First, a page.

Founded nearly 25 years ago by homemade-ice-cream aficionado Bruce Reed, Bruster's Real Ice Cream has blossomed into a business with locations across America and the Caribbean, with friendly staff scooping up freshly made ice cream at each parlor. Guests pick from more than 140 flavors of ice cream and frozen yogurt, with a rotating selection of 24 cold, creamy desserts?such as chocolate cherry chunk, thin mint, and black raspberry. Diners savor their frozen desserts in waffle-cone, sundae, and shake form, or ring in birthdays with custom-made ice-cream cakes and oreo pies.
Armed with just a single, generations-old cookie recipe, Great American Cookies opened its first store in 1977, and the rest is history. Today, the franchise boasts locations in malls across the country and nabbed a coveted spot on Entrepreneur magazine?s 2012 Top 500 Franchises in the baked-goods category. As the shop?s reputation grew, so did its menu as chefs churned out a mouthwatering roster of gourmet-cookie recipes, each created and carefully tested in Atlanta. The tempting options now include snickerdoodle, peanut butter with M&Ms, and chewy pecan supreme, as well as freshly baked fudge and cheesecake brownies, and cookie sandwiches stuffed with frosting. The real show-stoppers, however, are the giant chocolate-chip cookie cakes, which can be customized with sweet, celebratory messages or shopping lists penned in colorful icing.
When Schlotzsky's first opened in Austin back 1971, the owner offered just one sandwich. Known as The Original, the stack offered lean smoked ham, genoa and cotto salamis, three kinds of cheese, and a layer of marinated black olives, all atop a hot sourdough bun. That?s all it took to get Schlotzsky?s off the ground and send it on its way to become a global franchise, today featuring locations in 35 states and four countries. Of course, today?s menu holds many, many more flavor combinations?Angus roast beef and cheese, chicken and pesto, and a smoked-turkey reuben, to name a few?along with salads and pizzas. The latter aren't as much of a divergence from Schlotzky's lunch-friendly template as it might sound: at eight inches across, they're still easy to grab on the go, and the crust is made with sourdough just like the signature sandwich bread and the walls of the head baker's home.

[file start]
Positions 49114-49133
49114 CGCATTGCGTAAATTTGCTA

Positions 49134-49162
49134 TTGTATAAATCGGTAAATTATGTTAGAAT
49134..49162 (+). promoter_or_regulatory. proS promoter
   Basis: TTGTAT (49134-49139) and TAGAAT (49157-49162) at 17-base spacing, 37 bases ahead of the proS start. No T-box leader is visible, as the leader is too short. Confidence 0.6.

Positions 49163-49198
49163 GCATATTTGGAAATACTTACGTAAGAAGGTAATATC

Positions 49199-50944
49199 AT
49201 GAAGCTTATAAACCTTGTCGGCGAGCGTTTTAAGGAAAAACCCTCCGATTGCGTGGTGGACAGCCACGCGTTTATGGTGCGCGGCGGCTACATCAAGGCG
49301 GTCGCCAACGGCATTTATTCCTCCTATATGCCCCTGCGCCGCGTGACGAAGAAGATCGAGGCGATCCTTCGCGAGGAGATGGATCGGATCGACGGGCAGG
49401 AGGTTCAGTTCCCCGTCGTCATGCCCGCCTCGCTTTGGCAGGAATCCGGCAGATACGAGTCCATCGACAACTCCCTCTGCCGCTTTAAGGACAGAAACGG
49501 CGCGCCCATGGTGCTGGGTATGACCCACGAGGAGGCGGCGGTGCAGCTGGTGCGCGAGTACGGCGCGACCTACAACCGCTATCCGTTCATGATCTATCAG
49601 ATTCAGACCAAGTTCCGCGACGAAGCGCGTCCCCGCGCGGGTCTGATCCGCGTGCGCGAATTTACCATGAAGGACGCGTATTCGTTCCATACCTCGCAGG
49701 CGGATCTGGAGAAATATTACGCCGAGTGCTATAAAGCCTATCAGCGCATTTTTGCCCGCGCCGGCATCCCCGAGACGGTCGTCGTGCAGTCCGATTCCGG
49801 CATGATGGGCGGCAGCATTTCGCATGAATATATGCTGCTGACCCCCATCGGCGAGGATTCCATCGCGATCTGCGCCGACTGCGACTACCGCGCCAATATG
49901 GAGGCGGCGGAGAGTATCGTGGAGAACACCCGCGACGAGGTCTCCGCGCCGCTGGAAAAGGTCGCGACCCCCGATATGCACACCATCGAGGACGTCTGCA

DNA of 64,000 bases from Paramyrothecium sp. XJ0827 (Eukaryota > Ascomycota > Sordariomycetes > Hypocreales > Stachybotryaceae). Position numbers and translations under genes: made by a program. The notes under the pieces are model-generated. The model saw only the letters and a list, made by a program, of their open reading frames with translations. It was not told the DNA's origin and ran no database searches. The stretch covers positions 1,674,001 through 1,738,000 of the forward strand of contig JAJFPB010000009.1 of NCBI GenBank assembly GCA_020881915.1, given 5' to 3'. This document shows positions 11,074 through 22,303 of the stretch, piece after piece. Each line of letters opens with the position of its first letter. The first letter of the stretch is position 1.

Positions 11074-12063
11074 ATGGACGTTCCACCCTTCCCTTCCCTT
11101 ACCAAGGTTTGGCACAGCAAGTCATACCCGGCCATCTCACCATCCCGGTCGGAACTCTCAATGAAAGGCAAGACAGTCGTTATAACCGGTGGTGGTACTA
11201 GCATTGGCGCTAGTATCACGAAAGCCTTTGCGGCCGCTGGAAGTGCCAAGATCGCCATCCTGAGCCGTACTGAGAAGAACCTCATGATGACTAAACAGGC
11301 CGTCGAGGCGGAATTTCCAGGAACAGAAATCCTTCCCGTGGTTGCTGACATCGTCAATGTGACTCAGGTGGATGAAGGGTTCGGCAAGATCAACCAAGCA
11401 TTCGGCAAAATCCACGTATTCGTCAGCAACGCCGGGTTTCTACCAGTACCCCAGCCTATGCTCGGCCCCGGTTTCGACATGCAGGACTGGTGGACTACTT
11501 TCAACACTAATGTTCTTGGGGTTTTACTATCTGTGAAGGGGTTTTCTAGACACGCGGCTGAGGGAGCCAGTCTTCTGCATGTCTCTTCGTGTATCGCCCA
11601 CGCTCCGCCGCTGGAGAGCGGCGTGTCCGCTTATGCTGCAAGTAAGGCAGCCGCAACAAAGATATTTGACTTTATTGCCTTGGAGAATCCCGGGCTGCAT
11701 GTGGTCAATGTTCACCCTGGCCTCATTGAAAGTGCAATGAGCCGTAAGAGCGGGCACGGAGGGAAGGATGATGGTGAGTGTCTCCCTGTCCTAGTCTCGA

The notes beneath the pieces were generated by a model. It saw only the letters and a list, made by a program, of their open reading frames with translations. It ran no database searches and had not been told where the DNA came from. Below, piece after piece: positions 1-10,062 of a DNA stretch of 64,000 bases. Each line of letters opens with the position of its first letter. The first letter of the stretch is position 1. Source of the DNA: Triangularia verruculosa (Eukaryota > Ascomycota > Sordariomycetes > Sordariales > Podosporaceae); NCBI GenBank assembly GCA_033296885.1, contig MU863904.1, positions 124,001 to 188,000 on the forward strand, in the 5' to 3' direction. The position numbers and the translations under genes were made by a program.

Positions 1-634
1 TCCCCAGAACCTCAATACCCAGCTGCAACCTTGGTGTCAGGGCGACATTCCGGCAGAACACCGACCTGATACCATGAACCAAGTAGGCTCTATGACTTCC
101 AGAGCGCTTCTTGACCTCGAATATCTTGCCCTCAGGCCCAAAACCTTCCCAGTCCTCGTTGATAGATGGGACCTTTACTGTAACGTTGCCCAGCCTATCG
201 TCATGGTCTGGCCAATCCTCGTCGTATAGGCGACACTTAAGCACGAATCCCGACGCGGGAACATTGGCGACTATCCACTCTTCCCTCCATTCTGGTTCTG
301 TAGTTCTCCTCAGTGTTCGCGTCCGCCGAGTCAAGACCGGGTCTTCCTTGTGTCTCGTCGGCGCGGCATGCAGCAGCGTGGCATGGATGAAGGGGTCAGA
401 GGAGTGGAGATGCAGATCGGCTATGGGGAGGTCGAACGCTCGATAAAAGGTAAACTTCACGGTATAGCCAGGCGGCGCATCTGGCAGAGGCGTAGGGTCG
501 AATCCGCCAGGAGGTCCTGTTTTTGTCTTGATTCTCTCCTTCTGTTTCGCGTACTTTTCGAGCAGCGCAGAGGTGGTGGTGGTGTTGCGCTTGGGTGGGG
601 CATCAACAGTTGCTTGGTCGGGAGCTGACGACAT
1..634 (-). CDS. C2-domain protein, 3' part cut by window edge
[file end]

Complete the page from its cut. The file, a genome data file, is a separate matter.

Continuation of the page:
It's clear from The Seafood Bistro's name that the chefs specialize in foods from the ocean. It's the casual eatery's sheer range of seafood, though, that is its biggest draw. Served in simple paper baskets, the custom-prepared meals include fried oysters and claws, battered and baked fish, and shrimp po'boys drizzled with spicy remoulade. Eclectic Southern sides such as cheese-smothered fries and cups of seafood gumbo make for a colorful addition to each meal and hot weapons to throw at any pirates trying to steal the last bite.
Young Barn Pub & Oyster Bar respectfully contests the notion that the coasts have a monopoly on oysters. They put a southwestern spin on theirs, prepping them Texas-style?baked and covered in cajun seasonings, cheese, bacon, and jalapenos. There are also Wild Bill's oysters, named for the famous gunslinger's ability to hit an oyster from 20 yards away on the shoreline. These up the seafood ante with toppings of shrimp, scallops, and crabmeat, plus bacon and mozzarella.
Purists can still get their hands on oysters Rockefeller or oysters on the half-shell, of course. And aside from shellfish, Young Barn's menu features po'boys, ribeye steaks, shrimp platters, and even pizza and pasta.
The name says it all?Tipico de Mexico serves up traditional Mexican cuisine in an inviting dining room and out on a breezy patio. Diners devour cheese-drowned nachos Puerto Vallarta from the broiler, juicy carne asada dinners, and combination plates hoisting three Mexican eats, such as a tostada, a tamale, and a chile relleno. To wash away any hot spices lingering in their mouths, guests can sip a frosty housemade margarita or wipe their tongues vigorously with a napkin.